It is industry recognised that 50% of retention is released at practical completion, (although when practical completion is achieved is, in itself, a separate hot topic). However, when agreeing contract terms, little attention is paid to when the remaining 50% retention is released.
Since the Construction Act was amended , and which applies to any contract entered into on or after 1 October 2011, any contract term which ties in payment under one contract with the performance of obligations under another contract is not valid and cannot be enforced. Therefore, the old style practise of linking release of retention under a sub-contract to the completion of all works, including defects, under the main contract is no longer acceptable. By way of further example, in the context of a main contract, a clause which links release of retention to a housing developer completing the sale of the final plot is now prohibited.
It is therefore worth checking your contracts entered into since 1 October 2011, particularly the older ones, in case they contain any such prohibited conditional payment clause which could entitle you to demand immediate release of any remaining retention.
To avoid falling foul of the amended Construction Act, it is now usual for contracts to contain a defined ‘retention release date’ in order to identify when the second tranche of retention is released.
A retention release date might be fixed by reference to a specific date on which retention falls due. Sub-contractors and contractors alike overlook how far into the future a fixed calendar date for retention release may be, and miss the opportunity of negotiating a more reasonable date. Once the date is inserted into the contract there is no way, other than by express agreement, that the date can be brought forward, so this is a point that should be reviewed and negotiated before entering into a contract.
More complicated contractual provisions for calculating the due date for release of retention are also common in contracts. Whilst these can give rise to apparent uncertainty, they will not necessarily fall foul of the Construction Act. It is common to see in sub-contracts a provision which defines the retention release date as being a fixed period of time after the planned main contract completion date and the expiry of original rectification period under the main contract. This may, at first sight, appear to fall foul of the Construction Act but it does not in fact tie in release of sub-contract retention to the main contractor actually completing all notified defects by the end of that period, which would be prohibited. It simply provides for how the release date is calculated based on information provided from the original main contract.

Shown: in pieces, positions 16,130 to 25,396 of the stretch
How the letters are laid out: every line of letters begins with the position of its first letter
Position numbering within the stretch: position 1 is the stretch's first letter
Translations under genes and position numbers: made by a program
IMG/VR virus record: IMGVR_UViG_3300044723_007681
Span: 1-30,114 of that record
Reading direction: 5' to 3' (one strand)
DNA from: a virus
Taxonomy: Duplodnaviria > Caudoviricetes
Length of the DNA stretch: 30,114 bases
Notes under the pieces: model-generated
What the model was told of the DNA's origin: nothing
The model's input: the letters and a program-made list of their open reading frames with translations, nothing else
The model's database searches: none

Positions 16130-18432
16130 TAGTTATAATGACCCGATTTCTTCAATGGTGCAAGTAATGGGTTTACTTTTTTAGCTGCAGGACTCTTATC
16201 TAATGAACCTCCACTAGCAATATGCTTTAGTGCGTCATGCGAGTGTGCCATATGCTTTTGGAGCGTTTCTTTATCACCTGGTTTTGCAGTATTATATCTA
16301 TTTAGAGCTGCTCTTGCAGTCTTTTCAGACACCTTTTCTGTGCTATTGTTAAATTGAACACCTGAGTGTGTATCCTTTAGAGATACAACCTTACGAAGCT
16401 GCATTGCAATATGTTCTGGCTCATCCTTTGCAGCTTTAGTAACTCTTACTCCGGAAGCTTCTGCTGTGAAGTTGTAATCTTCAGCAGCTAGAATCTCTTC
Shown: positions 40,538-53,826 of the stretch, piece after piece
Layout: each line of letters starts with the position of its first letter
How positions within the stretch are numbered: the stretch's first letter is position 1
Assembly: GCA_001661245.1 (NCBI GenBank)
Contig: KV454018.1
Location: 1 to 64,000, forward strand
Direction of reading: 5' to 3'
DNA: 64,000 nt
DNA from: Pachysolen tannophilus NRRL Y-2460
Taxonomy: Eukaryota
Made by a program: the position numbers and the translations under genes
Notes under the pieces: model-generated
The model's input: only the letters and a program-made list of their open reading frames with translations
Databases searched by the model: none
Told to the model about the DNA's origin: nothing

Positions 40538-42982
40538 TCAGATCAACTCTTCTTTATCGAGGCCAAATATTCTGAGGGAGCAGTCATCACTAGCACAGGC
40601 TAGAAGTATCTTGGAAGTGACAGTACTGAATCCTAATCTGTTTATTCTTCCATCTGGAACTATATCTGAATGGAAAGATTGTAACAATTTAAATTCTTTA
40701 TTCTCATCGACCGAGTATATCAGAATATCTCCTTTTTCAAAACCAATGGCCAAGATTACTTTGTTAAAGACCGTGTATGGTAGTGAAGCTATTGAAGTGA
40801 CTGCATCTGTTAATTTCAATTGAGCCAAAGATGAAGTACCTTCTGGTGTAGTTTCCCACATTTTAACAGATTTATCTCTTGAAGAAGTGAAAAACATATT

By way of working example, under a bespoke sub-contract the retention release date was defined as “the day after expiry of the period from the main contract completion date equivalent to the main contract rectification period plus a further 12 months”. The sub-contractor’s works were planned to complete in August 2017, followed by other trades. Buried as an appendix to the sub-contract were particulars of the main contract, including a planned completion date of 31 August 2018 and a rectification period thereafter of 12 months. There was no reference to the sub-contract retention release date being linked to actual completion of the main contract works or to the main contractor rectifying all defects within 12 months thereafter, and so it did not fall foul of the Construction Act. What it did mean was that the date for the release of the final tranche of retention under the sub-contract was 36 months from sub-contract completion in August 2017, as it was calculated, from the detail provided regarding the main contract particulars, as the main contract planned completion date of 31 August 2018 plus the main contract rectification period of 12 months plus another 12 months.
It is therefore important to understand on what terms you are being asked to contract before you sign up to an overly extended retention release date. Even if already bound by such terms. It is worth double checking whether they are in fact Construction Act compliant or could be interpreted as prohibited by that Act.
Another issue we quite often come across is there being no express procedure written into the contract for release of retention, whether at practical completion and/ or (more often) when the final tranche will be released. There is no implied right to retain retention and the Construction Act contains no provisions governing the withholding and repayment of retention. This could leave the party wishing to retain the benefit of retention until all defects are completed facing a claim for early release of such retention with a possible claim, in addition, for interest for any wrongful withholding.
If you wish to seek further advice generally regarding the release of your retentions or regarding any specific contract term you are being asked to agree or to which you are already bound, please contact Andrew Rimmer or Emma Judge.
 Housing Grants Construction and Regeneration Act 1996, as amended by the Local Democracy, Economic Development and Construction Act 2009.